5. Your district's tech budget does not include funds for staff development. I don't know of a district that follows the old 1/3 hardware, 1/3 software/infrastructure, 1/3 training formula that has long been recommended. But there better be funds for training if any of the gadgets will be used well.
  6. Your tech director doesn't attend technology conferences and only reads technology journals. Things move too fast in both education and technology to ignore what the rest of the world is doing. Keeping one's head in the sand is not a viable survival technique. Your technology director better be reading not just PC World, but Educational Leadership and Leading and Learning.
  7. Your tech director does not have a means of coordinating his/her department's efforts with those of the office of curriculum and instruction, district and building administration, staff development, assessment, public relations, and special education. This one is tough, time-consuming and never fully realized, but its increasingly critical. The success of the technology department is determined 100% by how well it makes other departments successful. Formal communication channels are now mandatory.
  8. Your tech director can't define 21st century skills, inquiry/project-based learning, or differentiated instruction. We've gotten the "business side" of technology down in schools pretty well - SIS, payroll, transportation, HR, etc. But unless the department takes the pedagogical uses just as seriously, it's not evolving.
  9. Your school is not taking full advantage of its library media programs or librarians in technology implementations. Technology directors need all the help they can get in training and support, and empowered librarians are critical components in providing these things at a building level. If the library and technology departments are not blended, both will suffer.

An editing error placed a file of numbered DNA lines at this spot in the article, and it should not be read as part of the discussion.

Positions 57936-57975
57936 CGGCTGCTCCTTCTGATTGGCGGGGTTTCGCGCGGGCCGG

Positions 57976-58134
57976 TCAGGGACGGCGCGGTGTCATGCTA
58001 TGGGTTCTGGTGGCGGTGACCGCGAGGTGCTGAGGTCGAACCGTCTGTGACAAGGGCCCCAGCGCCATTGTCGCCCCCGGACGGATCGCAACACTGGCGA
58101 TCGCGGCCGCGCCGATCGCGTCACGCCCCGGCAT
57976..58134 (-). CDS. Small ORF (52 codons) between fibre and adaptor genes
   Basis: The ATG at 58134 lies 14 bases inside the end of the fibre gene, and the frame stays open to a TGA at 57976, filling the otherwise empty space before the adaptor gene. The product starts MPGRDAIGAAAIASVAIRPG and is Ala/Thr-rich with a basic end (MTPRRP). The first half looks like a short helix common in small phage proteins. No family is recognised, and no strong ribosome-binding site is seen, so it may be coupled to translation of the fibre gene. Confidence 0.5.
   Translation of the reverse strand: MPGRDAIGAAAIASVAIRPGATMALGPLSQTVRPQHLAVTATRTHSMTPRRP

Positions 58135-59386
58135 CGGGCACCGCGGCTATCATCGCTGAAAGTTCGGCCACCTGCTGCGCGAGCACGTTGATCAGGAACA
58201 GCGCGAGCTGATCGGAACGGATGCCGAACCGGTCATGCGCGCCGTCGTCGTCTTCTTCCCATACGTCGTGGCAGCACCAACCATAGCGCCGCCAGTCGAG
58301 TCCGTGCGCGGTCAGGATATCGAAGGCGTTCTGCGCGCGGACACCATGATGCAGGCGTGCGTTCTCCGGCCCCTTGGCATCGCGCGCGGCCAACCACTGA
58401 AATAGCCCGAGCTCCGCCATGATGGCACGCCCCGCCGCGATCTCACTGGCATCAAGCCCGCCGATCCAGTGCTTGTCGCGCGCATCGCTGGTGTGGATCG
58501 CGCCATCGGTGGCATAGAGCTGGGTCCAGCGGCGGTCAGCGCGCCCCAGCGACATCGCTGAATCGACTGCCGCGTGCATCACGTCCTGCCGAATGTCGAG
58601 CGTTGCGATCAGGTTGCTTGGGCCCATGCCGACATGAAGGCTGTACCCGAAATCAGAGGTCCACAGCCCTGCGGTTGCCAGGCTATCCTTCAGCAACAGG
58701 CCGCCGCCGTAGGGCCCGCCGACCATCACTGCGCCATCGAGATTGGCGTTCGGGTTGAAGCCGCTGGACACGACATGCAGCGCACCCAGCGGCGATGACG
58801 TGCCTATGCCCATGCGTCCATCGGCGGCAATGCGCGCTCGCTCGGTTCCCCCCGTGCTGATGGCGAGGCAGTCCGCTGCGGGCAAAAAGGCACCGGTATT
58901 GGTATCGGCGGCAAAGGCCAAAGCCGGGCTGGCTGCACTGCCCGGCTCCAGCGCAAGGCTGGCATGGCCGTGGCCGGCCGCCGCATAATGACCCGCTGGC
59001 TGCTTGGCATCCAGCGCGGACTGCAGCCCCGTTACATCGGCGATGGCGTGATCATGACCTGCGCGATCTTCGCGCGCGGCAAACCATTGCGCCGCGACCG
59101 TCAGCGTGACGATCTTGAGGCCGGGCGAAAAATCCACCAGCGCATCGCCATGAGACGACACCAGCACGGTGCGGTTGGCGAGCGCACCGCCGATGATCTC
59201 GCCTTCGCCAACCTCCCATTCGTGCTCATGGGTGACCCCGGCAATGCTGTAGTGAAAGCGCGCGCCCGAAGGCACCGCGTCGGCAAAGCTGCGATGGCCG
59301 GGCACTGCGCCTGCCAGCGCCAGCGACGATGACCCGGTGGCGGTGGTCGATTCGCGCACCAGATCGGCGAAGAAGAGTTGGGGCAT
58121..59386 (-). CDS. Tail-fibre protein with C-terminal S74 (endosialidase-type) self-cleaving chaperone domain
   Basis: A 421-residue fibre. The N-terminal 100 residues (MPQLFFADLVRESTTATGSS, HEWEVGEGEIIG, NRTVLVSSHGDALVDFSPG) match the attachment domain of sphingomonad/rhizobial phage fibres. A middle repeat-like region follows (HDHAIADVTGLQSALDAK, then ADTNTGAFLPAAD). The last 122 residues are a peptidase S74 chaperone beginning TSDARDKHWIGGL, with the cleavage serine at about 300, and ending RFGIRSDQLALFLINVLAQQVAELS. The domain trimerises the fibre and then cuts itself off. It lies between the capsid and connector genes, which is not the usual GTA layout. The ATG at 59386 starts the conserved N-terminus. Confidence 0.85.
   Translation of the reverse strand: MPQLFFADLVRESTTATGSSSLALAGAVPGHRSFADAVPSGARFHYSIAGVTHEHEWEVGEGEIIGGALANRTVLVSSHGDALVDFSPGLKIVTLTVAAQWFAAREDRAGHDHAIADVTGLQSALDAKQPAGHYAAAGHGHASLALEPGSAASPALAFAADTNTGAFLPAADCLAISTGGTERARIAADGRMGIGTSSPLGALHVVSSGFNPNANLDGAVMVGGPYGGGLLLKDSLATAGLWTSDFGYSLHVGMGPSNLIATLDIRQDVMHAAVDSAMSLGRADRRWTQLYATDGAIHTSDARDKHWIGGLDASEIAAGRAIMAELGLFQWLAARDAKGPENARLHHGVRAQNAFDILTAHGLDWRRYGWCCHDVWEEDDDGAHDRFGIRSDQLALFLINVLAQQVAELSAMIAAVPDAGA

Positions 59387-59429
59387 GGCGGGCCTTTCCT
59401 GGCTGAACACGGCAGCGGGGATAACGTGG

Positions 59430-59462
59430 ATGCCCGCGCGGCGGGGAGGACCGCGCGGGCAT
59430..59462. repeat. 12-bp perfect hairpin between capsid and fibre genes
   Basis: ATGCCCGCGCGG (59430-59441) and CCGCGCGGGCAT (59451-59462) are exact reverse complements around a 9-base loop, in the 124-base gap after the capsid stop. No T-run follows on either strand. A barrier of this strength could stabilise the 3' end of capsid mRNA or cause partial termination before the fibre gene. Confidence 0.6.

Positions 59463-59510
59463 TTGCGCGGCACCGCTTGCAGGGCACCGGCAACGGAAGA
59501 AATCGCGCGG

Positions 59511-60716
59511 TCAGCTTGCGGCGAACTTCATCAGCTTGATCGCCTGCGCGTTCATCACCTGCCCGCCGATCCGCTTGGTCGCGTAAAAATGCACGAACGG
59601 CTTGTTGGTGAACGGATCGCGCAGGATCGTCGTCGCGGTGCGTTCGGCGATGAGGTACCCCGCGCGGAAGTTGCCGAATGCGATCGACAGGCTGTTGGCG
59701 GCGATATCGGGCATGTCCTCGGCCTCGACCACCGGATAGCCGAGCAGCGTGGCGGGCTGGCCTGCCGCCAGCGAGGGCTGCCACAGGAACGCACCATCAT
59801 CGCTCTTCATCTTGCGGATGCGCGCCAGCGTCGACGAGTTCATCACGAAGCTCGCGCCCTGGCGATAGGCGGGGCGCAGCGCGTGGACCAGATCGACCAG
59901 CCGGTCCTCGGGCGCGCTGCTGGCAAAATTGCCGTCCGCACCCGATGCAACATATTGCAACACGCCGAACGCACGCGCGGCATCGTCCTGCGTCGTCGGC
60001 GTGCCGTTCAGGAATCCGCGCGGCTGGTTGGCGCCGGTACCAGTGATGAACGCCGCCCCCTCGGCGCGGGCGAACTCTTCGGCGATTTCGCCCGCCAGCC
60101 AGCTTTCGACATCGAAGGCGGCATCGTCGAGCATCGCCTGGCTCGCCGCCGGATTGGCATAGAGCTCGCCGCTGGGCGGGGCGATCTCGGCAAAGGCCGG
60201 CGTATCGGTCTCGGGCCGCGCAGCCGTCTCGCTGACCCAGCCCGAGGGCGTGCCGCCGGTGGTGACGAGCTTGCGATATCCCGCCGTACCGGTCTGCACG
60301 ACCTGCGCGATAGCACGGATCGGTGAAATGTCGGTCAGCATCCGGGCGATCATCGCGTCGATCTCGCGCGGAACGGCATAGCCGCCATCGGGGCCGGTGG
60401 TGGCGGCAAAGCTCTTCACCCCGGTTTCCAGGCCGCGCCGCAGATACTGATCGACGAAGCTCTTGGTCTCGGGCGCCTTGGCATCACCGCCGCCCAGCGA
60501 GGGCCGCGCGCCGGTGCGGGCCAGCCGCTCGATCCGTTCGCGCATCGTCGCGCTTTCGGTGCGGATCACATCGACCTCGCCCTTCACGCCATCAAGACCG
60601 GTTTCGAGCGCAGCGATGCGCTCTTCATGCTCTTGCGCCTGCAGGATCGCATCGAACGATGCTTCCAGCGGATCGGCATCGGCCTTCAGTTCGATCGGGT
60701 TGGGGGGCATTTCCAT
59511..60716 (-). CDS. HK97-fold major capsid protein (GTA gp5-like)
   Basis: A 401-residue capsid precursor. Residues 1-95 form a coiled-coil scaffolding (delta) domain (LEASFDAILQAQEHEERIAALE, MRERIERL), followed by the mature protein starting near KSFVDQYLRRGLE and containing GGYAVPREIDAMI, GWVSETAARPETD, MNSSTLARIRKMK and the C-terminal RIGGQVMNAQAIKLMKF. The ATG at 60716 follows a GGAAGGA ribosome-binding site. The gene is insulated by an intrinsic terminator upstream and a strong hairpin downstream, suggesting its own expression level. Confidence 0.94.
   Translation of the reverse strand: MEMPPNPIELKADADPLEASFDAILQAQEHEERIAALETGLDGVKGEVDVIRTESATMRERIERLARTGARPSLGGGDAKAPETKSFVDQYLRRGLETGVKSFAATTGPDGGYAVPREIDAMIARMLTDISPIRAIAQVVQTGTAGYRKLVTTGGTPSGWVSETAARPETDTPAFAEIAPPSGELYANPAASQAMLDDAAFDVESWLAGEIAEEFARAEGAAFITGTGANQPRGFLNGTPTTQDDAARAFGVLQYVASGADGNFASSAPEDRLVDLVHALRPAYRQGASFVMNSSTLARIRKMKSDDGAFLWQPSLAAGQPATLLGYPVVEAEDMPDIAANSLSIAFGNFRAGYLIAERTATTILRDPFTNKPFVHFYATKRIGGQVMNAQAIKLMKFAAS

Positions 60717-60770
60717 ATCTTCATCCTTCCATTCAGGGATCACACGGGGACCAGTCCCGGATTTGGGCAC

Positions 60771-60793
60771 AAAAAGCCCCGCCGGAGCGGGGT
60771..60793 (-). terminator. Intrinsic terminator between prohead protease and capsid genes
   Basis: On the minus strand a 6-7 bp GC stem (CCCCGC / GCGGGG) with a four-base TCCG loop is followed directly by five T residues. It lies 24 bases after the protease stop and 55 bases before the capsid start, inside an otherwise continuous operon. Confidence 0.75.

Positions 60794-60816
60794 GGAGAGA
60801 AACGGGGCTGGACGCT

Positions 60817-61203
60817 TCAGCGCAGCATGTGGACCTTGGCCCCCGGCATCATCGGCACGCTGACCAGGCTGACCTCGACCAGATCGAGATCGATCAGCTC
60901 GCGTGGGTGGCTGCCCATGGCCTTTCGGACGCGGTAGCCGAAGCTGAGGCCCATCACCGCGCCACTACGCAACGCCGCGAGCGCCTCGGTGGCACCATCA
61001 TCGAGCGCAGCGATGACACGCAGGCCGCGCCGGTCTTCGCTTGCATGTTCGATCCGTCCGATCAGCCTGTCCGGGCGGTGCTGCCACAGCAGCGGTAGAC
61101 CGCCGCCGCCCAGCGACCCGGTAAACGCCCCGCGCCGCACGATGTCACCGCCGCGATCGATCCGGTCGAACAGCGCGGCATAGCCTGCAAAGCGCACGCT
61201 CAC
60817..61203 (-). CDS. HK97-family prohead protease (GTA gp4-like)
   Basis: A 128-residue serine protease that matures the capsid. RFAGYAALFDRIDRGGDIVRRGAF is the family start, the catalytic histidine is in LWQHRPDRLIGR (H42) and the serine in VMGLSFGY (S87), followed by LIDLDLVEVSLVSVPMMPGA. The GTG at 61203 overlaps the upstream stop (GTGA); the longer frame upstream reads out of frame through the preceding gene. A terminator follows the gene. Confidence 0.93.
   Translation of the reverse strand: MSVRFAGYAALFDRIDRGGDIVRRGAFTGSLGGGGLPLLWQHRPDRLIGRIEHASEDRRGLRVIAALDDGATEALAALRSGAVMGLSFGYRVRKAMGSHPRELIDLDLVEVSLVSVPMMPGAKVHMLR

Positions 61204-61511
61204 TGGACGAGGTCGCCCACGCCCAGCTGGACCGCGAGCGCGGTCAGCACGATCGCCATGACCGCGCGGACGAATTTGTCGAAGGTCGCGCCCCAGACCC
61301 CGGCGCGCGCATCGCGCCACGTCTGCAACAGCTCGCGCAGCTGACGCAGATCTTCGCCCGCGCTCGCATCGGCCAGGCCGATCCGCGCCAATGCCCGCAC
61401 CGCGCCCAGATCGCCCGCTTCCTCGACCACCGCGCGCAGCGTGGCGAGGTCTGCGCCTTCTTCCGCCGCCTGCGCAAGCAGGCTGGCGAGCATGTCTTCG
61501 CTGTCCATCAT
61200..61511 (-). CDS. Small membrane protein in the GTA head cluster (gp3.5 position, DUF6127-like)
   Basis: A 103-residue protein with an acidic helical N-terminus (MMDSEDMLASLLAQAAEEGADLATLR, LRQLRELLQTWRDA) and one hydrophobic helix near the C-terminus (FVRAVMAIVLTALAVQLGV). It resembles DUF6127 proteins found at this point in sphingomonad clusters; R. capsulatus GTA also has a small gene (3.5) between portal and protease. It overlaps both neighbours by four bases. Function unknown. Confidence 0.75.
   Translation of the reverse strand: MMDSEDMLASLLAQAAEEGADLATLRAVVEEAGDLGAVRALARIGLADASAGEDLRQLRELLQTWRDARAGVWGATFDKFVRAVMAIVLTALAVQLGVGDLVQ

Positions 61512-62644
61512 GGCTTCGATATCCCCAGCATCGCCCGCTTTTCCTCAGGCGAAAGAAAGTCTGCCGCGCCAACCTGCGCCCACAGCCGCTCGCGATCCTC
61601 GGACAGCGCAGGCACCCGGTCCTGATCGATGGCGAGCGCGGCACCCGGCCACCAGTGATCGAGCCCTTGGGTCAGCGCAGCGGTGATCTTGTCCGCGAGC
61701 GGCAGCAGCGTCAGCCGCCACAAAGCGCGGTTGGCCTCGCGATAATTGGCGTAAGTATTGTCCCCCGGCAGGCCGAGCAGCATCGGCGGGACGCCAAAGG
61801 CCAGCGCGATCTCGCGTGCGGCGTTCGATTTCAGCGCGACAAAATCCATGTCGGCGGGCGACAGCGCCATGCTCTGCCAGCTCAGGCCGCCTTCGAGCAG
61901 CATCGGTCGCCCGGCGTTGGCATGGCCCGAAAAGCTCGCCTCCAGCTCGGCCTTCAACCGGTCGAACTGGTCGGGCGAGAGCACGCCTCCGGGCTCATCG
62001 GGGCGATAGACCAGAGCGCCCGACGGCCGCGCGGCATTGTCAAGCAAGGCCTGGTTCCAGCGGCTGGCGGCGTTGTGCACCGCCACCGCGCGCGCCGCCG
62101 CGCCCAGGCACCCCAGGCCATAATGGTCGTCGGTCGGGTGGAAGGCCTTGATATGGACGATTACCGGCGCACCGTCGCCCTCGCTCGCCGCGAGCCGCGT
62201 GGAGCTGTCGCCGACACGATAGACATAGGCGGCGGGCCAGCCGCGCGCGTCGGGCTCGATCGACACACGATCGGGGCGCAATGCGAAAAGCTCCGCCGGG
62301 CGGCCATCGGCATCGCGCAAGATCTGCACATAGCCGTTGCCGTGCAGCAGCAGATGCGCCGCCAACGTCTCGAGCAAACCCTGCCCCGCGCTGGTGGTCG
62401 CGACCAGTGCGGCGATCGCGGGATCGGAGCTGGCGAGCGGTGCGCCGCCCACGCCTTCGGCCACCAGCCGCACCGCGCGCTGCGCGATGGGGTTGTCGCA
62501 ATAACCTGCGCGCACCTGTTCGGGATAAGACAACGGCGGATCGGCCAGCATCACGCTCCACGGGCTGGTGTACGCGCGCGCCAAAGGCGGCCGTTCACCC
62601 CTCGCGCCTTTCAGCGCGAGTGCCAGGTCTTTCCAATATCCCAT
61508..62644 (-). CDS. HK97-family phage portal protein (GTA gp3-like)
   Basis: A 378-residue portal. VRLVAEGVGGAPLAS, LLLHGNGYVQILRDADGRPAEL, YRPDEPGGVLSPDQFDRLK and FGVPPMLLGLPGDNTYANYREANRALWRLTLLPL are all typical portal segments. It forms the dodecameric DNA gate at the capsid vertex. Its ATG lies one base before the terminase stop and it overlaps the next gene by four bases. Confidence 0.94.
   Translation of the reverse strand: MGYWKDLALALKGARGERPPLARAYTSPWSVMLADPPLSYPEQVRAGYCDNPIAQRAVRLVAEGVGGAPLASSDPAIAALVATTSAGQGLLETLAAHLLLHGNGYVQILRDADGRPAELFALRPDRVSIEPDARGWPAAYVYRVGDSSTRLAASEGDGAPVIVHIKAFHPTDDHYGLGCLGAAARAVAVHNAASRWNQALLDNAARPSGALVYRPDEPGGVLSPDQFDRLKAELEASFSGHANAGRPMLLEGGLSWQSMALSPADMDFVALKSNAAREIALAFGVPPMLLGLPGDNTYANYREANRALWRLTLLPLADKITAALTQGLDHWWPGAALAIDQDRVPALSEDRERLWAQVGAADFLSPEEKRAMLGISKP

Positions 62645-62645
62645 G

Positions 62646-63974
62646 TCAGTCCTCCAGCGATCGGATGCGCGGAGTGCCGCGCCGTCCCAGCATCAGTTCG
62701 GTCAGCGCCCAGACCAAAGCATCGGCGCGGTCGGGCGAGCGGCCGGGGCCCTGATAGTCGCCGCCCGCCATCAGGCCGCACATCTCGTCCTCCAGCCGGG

10. Your district does not have a K-12 articulated information/technology literacy skills curriculum. A district is not taking student technology skills seriously without such formal documents and guides. This needs to be a joint effort between curriculum specialists and the technology department - neither can do it alone.
  11. Your technology program brags about the 5% of the teachers who use technology well instead of the 100% who use it well. Teachers who are early adopters and technology enthusiasts can be found in every district - even those with no technology leadership at all. It's what's happening in the other 95% of the district's classrooms that defines technology leadership. What's the vision of standard practice when it comes technology use in the classroom?
  12. Your tech director doesn't have his or her own PLN. I was going to say "Your tech director doesn't read the Blue Skunk blog" but that sounds pretty self-important. However relevant technology directors do use social media - including blogs and Twitter to stay informed and involved in discussions surrounding educational technology. 

To a degree we are all obsolescent. But I would say showing six or more signs of obsolescence qualifies one as being obsolete. (I better get to work!)

Other signs your technology director should be put out to pasture?

See also: COSN's Framework of Essential Skills for the K-12 CTO  

*This post was inspired by J. Robinson's 21st Century Principal post: 5 Indications Your Leadership is Obsolete for 21st Century Schools.

Original post Dec 19, 2011